When is a bushel not a bushel? | Newberry

When is a bushel not a bushel?

When is a bushel not a bushel? Well, in colonial times it would depend on if you were in Connecticut or New Jersey. We take for granted that a full gallon of milk purchased in one store will contain the same amount as a gallon purchased in another store. But standardization in weights and measures (as well as land measurements and time) hasn’t been around as long as you might think. And in fact, a particular measure may still depend upon where you are located.

The weights and measures in use around the time of the American Revolution were the British standards. Copies of these standards had been brought to the US at different times and were not always uniform, causing variation from colony to colony and between the early states. To make matters worse, the system was not well established in Britain either.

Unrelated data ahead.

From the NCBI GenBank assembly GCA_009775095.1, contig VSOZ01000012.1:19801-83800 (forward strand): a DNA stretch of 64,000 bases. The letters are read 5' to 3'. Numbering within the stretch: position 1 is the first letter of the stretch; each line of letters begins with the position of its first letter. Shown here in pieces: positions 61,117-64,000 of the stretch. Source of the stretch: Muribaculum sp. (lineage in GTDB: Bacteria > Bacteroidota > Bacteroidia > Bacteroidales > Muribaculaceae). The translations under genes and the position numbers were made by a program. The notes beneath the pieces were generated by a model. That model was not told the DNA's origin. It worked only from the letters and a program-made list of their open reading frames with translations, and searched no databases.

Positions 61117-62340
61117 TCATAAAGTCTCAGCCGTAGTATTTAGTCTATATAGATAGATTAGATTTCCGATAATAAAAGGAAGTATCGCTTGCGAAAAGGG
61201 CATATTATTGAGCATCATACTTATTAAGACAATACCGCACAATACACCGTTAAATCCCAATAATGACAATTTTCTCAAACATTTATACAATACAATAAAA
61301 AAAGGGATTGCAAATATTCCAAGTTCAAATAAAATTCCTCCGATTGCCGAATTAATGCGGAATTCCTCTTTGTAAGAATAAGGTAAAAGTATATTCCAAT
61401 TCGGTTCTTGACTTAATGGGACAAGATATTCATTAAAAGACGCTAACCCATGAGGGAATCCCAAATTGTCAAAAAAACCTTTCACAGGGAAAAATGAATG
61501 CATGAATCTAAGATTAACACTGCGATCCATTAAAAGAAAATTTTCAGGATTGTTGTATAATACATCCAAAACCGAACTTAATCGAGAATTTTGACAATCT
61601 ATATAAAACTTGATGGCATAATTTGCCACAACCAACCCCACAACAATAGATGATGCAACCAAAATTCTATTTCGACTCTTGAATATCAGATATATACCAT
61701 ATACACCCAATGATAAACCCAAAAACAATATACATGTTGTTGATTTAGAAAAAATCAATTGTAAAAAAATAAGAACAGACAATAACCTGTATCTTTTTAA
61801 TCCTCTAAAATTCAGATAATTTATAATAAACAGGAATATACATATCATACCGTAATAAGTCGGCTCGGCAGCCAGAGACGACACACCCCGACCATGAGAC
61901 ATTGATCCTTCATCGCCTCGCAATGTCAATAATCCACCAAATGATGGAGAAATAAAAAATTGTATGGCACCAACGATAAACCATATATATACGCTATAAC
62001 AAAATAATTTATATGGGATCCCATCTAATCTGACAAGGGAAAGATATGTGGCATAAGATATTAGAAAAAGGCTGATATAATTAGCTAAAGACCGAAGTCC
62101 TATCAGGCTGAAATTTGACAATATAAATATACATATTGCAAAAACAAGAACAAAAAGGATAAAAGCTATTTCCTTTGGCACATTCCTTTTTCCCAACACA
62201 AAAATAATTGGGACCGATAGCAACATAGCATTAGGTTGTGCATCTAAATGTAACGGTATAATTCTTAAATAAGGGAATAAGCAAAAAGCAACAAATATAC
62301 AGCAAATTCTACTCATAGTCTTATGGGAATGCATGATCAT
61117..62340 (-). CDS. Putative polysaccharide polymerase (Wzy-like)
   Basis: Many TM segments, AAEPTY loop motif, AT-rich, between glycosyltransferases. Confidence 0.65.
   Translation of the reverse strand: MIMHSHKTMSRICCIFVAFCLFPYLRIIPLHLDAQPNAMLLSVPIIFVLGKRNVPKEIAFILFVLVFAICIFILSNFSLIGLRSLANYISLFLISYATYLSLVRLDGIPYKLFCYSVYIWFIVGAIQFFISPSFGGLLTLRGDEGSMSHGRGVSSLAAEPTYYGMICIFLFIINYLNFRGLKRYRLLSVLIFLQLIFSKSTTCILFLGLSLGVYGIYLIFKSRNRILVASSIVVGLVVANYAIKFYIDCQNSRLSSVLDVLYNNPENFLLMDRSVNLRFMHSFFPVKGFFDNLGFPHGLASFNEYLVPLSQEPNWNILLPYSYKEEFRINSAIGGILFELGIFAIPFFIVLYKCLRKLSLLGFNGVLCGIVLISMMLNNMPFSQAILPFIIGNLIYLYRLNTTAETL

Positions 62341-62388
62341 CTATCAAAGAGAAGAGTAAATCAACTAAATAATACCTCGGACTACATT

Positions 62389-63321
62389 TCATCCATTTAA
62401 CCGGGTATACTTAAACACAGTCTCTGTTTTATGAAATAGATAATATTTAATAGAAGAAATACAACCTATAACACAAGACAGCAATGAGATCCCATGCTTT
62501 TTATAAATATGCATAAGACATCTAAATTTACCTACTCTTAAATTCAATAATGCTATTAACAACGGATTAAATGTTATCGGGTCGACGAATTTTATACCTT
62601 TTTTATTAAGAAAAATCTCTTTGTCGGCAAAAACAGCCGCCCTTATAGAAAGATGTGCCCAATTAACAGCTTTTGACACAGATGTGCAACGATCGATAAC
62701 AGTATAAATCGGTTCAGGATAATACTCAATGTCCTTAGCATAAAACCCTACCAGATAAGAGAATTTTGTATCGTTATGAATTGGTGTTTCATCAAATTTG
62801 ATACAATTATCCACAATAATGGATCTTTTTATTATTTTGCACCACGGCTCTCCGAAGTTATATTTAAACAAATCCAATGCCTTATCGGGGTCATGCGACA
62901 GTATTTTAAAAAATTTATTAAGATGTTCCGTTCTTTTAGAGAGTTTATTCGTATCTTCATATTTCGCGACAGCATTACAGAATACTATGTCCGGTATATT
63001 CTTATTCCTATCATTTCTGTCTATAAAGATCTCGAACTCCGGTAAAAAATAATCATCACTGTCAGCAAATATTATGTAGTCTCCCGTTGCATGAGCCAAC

Take that bushel. The Winchester bushel was 2,150.42 cubic inches - this was the capacity of a bushel in the earliest English records. But it was abolished as an English measure during the reign of Queen Anne in 1824 and was superseded by a bushel of 8 imperial gallons. In 1832, however, the US adopted the old 2,150.42 cubic inch bushel, about 3% smaller than the updated British standard.

This is one standard that has never been agreed upon. According to the Oxford English Dictionary, in the U.S. a bushel is “a measure of capacity equal to 64 US pints (equivalent to 35.2 liters), used for dry goods.” It is also defined as a “British … measure of capacity equal to 8 imperial gallons (equivalent to 36.4 liters), used for dry goods and liquids.”

An interesting thirty-six page document outlining the history of weights and measures in the United States is available on Google Books: Judson, Lewis V. H. Weights and Measures Standards of the United States: A Brief History. Washington: Dept. of Commerce, National Bureau of Standards : for sale by the Supt. of Docs., U.S. Govt. Print. Off, 1976.

So when you’re looking at early probate or estate records, sales receipts or agricultural reports, keep in mind that a bushel may not have been a bushel!

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